Boat Ramp Etiquette: Practice Efficiency, Offer Help

November 22, 2021

By Greg McCain

Last week, we addressed the idea of on-the-water boating/fishing etiquette here on the ACC Crappie Stix blog.

Members of the pro staff offered some classic etiquette fails, but they also offered advice that solidifies what is and what isn’t acceptable on the water. Today, we extend the idea of fishing etiquette to boat ramps, areas that regularly feature far more congestion than the acres of water fished.

Boat ramps can be the most frustrating element of a fishing trip. Inexperienced — and sometimes experienced — boaters often clog ramp lanes with inefficient launches. The reasons are many and varied but ultimately can be summed up as a general lack of education and/or practice and a lack of preparation prior to entering the launch area.

As one pro staff member pointed out, he suddenly found himself with a new, larger boat but no guidelines or instructions about how to launch.

“It was almost like I was supposed to know what to do,” said Louisiana pro staff member Nick DeWolf (Wolkpak Fishing on YouTube). “I’d never had a bigger boat before — I had fished from a jon boat — and there were considerable differences in how to handle the new boat.”

Trial and error allowed Nick — and almost all other boaters — to come to that understanding of a quick and efficient process.

Two keys to efficiency emerged out of discussions about boat ramp etiquette with the ACC pro staff. The first involved prepping the boat before entering the launch area. The second involved actually backing the boat into the water.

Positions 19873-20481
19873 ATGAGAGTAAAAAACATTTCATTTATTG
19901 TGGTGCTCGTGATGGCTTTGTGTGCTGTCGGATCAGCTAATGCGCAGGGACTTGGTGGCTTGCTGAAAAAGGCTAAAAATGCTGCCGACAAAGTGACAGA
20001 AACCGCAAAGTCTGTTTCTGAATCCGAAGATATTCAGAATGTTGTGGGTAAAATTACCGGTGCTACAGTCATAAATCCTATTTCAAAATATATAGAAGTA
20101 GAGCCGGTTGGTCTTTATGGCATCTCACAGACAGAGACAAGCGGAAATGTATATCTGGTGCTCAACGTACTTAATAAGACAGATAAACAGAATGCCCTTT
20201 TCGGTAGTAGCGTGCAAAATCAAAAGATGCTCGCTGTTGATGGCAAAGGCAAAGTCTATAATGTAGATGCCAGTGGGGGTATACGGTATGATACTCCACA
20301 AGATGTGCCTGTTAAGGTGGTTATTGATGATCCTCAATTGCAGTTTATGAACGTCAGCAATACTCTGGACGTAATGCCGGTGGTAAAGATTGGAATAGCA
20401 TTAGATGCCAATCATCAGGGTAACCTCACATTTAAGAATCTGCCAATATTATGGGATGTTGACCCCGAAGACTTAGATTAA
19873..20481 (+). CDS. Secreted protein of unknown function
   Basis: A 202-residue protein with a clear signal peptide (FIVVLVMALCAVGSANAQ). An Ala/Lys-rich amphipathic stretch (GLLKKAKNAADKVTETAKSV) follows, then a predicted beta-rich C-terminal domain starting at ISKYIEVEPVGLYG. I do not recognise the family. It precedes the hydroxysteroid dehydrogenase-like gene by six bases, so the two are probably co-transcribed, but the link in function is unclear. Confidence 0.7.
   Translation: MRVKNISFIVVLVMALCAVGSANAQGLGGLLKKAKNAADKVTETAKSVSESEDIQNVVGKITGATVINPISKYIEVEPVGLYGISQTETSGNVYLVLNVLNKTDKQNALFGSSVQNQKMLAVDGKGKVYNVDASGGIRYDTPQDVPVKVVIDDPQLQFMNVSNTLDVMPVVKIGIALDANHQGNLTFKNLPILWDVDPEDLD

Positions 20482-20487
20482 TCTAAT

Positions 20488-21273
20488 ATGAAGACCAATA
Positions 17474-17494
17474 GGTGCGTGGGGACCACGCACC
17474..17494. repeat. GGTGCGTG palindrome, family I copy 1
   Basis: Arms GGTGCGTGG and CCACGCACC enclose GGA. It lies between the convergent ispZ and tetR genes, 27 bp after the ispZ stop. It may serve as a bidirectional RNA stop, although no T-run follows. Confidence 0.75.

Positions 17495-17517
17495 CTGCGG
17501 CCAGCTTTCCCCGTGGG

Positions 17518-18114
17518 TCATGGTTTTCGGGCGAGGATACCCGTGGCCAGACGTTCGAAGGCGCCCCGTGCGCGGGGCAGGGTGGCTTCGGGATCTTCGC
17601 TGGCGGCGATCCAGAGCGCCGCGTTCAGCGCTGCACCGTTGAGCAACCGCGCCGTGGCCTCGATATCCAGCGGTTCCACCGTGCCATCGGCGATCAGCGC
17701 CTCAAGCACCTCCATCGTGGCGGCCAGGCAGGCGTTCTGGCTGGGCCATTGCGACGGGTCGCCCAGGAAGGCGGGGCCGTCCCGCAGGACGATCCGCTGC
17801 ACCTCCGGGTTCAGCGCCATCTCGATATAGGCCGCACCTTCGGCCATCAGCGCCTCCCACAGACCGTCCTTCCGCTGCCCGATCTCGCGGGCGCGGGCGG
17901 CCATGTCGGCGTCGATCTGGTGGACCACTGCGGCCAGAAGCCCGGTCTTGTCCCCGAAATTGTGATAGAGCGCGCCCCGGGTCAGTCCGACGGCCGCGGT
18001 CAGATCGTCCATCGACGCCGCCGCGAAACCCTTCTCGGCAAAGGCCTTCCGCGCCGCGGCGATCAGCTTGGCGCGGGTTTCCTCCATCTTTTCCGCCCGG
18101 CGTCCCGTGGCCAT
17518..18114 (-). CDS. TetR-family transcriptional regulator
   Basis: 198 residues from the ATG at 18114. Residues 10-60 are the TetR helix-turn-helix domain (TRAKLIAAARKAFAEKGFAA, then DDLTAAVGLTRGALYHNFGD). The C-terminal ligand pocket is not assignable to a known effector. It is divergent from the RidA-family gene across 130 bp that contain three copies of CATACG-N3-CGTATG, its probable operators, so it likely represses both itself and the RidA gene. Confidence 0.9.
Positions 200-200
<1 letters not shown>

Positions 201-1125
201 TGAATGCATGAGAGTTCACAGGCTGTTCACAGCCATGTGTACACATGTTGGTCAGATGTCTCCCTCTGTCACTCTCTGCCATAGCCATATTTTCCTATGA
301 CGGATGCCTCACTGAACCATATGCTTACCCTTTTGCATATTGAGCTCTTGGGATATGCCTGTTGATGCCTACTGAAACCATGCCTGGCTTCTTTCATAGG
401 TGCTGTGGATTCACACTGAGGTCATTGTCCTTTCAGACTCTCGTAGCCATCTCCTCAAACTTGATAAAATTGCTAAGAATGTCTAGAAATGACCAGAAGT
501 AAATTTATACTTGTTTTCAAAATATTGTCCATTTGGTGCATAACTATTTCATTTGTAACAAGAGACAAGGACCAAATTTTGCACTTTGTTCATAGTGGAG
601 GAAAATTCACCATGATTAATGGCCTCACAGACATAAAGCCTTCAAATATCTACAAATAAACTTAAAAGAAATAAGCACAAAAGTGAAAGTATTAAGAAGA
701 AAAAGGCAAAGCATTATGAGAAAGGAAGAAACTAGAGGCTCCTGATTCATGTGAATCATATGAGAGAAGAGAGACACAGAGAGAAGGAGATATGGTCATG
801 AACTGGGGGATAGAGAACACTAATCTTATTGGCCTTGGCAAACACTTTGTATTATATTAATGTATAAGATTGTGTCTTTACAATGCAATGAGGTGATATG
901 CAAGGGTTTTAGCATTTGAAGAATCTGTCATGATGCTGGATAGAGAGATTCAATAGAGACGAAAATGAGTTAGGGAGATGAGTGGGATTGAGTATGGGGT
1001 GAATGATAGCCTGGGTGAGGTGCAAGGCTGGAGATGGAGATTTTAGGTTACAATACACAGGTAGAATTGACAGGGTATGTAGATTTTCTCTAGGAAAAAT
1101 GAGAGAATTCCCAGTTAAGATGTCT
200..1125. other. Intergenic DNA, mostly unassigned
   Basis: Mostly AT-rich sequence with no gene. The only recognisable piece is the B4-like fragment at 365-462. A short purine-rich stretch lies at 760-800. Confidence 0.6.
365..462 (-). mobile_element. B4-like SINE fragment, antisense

“The number one problem that I see is people don’t put all their coolers, jackets, and extra stuff in the boat prior to launching,” said Goose Gutzman, an experienced angler who fishes numerous lakes near his home in Minnesota. “They back down the ramp and start unloading their stuff from their vehicle while blocking the ramp.”

Added Mississippi guide Tim Howell (follow Long Branch Guide Service on Facebook), who launches multiple times per week on Grenada and other nearby lakes, “The No. 1 log jam at the ramp is people that do not have their boat ready to launch when they get on the ramp. Please have everything unstrapped and unhooked and ready to go when you get on the ramp.”

The actual backing process creates a couple of issues. Even experienced boaters endure fails while backing a trailer. Inexperienced boaters may be backing a trailer for the first time, and that scenario often results in extended wait times for others in line.

A couple of suggestions from pro staffers will help overcome a lack of experience. First of all, practice backing before coming to the lake. Watch a video on the subject, especially one that teaches the use of mirrors. A second suggestion involves haste: Don’t hurry. No one, not even the most hardened fisherman, expects you to hurry. Slow and steady is best and much preferred over repeated failed attempts or a jacknifed trailer.

A second bit of advice about backing a trailer involves taking up too much space. The basic premise: Stay in your lane as much as possible. This idea also applies to loading boats as well.

“Most ramps don’t have lanes painted on them, but (boaters should) play like they do when backing in,” said Chris “Sarge” Gill of Texas (Asleep at the Reel on YouTube). “We have a three-lane ramp on Lake Palestine, and I have seen one boat take up all three.”

Perhaps the worst scenario involves backing down the middle of a two-lane ramp.

“Just use enough room to safely launch,” added Tim.

One of the great things that came out of the discussion about ramp etiquette was that most pro staffers said they were willing to help inexperienced boaters.